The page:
May 24, 2016
Two grand juries have exposed systematic child sexual abuse covered up by the Catholic Church in Philadelphia, convicted serial predator Jerry Sandusky's crimes have drawn international attention to Penn State, and, most recently, state prosecutors have leveled charges of widespread pedophilia and official silence in the Altoona-Johnstown Diocese. Now the Pennsylvania legislature may finally be ready to show mercy to victims. Legislation to extend the time limits for criminal charges and civil complaints in abuse cases would be late in coming but nonetheless welcome.
May 16, 2016 |
Full disclosure: I'm a graduate of Pennsylvania State University, Class of '82. On my desk at the Inquirer I have a Penn State coffee mug, a water bottle bearing the Nittany Lion logo, and a pen-and-pencil holder crocheted in blue and white with a "P" glued on the front. My school spirit waned when the Jerry Sandusky scandal came to light. It has slowly returned in recognition that a university is far more than the actions of a few. So when my editors asked me last month to write about the appeal of retiring in college towns from the perspective of residents at the Village at Penn State, I started planning which flavor ice cream I was going to order at Berkey Creamery once I got to State College.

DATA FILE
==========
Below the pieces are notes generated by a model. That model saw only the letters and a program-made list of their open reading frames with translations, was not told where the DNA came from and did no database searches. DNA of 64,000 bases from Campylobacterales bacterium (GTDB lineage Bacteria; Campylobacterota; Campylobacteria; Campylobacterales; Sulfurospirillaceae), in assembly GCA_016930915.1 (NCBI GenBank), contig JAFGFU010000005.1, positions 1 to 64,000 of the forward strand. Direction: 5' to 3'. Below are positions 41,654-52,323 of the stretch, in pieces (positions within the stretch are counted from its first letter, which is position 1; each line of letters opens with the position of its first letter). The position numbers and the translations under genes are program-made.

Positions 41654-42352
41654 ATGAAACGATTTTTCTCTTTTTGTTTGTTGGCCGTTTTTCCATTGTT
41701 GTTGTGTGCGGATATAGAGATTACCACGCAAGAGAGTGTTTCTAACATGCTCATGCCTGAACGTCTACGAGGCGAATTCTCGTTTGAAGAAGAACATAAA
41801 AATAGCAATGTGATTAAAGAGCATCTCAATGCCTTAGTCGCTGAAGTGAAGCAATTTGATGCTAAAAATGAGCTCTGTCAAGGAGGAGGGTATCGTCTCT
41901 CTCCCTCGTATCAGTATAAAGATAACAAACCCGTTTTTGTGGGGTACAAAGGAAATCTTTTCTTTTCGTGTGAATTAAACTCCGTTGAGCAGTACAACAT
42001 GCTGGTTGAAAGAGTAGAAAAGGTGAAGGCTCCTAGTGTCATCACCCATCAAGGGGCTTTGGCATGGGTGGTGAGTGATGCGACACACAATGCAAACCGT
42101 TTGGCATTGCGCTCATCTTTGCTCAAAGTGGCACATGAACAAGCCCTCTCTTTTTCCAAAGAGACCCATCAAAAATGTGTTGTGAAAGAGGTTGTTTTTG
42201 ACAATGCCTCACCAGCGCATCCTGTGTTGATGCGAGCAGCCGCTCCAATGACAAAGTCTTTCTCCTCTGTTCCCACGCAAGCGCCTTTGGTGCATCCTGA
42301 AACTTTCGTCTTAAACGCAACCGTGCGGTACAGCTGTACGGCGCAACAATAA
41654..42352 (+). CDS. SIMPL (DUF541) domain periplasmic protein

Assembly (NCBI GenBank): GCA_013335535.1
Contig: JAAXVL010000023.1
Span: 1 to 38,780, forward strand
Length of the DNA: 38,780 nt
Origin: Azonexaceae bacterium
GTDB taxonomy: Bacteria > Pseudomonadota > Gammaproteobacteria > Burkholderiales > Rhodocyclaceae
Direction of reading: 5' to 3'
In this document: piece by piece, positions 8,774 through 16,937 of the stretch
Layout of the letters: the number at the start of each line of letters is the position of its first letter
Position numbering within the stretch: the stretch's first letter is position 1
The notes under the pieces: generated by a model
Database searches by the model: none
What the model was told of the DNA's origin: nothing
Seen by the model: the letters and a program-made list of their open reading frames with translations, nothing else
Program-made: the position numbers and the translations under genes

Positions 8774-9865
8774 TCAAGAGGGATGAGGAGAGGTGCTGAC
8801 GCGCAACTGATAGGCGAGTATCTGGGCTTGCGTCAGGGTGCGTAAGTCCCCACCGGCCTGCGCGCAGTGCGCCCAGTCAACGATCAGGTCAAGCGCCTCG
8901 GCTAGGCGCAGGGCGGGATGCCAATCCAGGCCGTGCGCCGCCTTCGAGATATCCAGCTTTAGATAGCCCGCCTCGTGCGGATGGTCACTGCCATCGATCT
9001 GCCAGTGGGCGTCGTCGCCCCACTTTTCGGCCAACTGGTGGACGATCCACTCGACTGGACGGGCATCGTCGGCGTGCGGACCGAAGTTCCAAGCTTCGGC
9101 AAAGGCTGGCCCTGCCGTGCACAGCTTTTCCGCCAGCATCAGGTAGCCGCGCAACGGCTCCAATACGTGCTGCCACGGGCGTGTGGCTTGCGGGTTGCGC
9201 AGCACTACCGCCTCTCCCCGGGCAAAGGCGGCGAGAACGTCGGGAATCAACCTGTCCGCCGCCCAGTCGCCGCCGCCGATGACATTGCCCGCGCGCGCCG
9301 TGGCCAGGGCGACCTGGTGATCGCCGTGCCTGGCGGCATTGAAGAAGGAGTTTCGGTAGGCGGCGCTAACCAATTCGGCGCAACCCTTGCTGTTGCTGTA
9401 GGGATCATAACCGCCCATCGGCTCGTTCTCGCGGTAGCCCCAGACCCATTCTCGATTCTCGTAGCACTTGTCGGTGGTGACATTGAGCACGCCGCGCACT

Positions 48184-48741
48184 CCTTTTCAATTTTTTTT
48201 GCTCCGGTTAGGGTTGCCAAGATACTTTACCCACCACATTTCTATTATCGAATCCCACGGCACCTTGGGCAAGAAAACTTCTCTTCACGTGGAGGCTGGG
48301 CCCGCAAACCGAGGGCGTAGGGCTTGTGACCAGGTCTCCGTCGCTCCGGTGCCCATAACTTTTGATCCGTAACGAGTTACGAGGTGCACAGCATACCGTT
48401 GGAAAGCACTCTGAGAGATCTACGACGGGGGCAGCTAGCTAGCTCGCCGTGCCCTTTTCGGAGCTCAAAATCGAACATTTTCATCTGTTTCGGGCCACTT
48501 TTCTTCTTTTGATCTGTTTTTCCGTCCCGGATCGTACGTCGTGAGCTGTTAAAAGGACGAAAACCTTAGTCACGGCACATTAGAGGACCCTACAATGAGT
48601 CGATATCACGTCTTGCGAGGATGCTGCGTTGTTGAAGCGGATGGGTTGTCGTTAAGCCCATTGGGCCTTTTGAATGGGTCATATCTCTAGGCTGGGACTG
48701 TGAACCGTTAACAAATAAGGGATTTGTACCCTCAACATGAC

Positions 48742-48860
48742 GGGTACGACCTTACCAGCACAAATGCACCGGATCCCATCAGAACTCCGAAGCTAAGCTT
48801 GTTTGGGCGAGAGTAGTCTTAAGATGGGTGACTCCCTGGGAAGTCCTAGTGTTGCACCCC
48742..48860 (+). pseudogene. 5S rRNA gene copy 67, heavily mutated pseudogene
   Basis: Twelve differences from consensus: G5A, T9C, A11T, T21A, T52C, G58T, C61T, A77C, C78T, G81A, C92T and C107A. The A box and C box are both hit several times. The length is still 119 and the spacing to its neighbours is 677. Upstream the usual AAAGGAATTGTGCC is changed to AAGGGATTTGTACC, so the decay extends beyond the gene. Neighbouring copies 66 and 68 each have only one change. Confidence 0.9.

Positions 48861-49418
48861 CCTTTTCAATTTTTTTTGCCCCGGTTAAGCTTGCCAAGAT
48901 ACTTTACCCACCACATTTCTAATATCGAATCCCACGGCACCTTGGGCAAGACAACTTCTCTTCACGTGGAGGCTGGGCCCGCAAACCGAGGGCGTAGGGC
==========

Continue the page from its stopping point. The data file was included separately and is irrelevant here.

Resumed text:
May 14, 2016 |
A coalition of media organizations, including the Inquirer and the Daily News, asked a judge Thursday to unseal court records surrounding settlements that Pennsylvania State University paid to accusers of Jerry Sandusky who said they told head football coach Joe Paterno or his assistants about their abuse as early as the 1970s. "Public interest in these proceedings is immense," attorneys for the news outlets contended in a motion filed in Philadelphia Common Pleas Court. The information in the records, attorney Craig J. Staudenmaier wrote, "may shed further needed light on a matter that is of serious public concern - sexual abuse of children over decades by an employee of the largest public university in the commonwealth.
May 12, 2016
ISSUE | PENN STATE Be fair to all Rob Tornoe's cartoon showing a Penn State fan defending former football coach Joe Paterno while ignoring one of Jerry Sandusky's victims (Tuesday) portrayed how Paterno has come to be seen as a willing enabler of child molestation. That viewpoint is one shared by many: that to even consider the possibility that Paterno was unaware of Sandusky's predation is somehow callous. In reality, there is absolutely no reason that one can't have the utmost sympathy for Sandusky's victims while also wanting to ensure that people aren't unjustly defamed.
May 10, 2016
The full text of Penn State University President Eric J. Barron's response to new allegations in the Jerry Sandusky child sexual assault case. Dear Friends: Over the past few days, allegations have surfaced from individuals who claim to be Sandusky victims and from unidentified individuals about the alleged knowledge of former University employees. None of these allegations about the supposed knowledge of University employees has been substantiated in a court of law or in any other process to test their veracity.